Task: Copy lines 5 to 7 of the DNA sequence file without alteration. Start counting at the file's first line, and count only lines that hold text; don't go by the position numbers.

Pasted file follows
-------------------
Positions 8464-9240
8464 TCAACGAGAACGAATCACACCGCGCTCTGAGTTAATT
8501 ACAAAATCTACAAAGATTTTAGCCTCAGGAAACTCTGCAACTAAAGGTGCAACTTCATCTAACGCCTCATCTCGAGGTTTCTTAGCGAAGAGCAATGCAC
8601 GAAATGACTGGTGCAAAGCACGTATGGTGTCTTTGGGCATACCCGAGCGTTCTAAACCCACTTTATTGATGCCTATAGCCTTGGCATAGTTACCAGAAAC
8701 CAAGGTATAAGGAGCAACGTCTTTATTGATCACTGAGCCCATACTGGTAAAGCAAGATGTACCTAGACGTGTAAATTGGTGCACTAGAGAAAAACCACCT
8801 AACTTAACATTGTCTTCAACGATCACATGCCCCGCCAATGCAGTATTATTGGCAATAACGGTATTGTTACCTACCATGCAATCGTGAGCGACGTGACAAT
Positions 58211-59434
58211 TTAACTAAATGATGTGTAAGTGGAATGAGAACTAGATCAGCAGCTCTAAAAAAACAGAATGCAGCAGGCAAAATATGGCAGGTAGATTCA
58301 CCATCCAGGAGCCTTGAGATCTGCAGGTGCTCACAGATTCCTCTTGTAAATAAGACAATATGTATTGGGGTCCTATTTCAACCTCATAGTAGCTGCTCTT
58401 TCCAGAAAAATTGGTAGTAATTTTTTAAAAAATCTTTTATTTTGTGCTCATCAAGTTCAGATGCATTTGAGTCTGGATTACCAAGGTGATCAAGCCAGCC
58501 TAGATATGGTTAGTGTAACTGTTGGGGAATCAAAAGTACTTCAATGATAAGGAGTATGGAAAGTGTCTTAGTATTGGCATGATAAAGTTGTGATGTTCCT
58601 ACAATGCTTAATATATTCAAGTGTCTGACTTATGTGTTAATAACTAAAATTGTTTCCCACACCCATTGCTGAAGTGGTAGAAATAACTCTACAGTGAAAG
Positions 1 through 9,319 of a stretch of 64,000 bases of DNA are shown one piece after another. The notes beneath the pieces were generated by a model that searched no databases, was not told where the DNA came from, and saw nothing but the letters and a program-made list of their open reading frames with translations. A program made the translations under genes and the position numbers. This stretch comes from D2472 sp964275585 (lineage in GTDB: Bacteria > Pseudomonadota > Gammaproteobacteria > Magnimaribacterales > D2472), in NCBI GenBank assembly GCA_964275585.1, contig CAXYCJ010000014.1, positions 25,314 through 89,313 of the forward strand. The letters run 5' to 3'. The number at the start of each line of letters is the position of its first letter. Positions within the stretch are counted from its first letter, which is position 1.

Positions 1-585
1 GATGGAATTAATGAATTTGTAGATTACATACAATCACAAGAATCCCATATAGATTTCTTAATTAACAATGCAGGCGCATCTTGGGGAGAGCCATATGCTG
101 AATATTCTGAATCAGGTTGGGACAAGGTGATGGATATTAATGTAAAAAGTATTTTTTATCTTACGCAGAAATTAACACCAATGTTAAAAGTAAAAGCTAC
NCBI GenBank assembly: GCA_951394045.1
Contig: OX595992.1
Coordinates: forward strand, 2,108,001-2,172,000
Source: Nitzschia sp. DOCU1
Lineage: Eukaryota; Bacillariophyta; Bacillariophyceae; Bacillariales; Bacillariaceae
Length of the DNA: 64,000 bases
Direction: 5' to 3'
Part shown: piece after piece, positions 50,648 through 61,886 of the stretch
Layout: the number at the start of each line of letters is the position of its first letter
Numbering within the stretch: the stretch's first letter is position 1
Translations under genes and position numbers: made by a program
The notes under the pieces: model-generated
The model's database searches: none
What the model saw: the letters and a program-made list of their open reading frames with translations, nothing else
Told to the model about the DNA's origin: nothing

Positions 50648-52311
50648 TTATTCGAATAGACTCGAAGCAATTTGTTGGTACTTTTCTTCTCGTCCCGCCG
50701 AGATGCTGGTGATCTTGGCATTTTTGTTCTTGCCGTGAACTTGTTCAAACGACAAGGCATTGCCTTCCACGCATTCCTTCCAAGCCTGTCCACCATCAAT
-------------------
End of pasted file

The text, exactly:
8701 CAAGGTATAAGGAGCAACGTCTTTATTGATCACTGAGCCCATACTGGTAAAGCAAGATGTACCTAGACGTGTAAATTGGTGCACTAGAGAAAAACCACCT
8801 AACTTAACATTGTCTTCAACGATCACATGCCCCGCCAATGCAGTATTATTGGCAATAACGGTATTGTTACCTACCATGCAATCGTGAGCGACGTGACAAT
Positions 58211-59434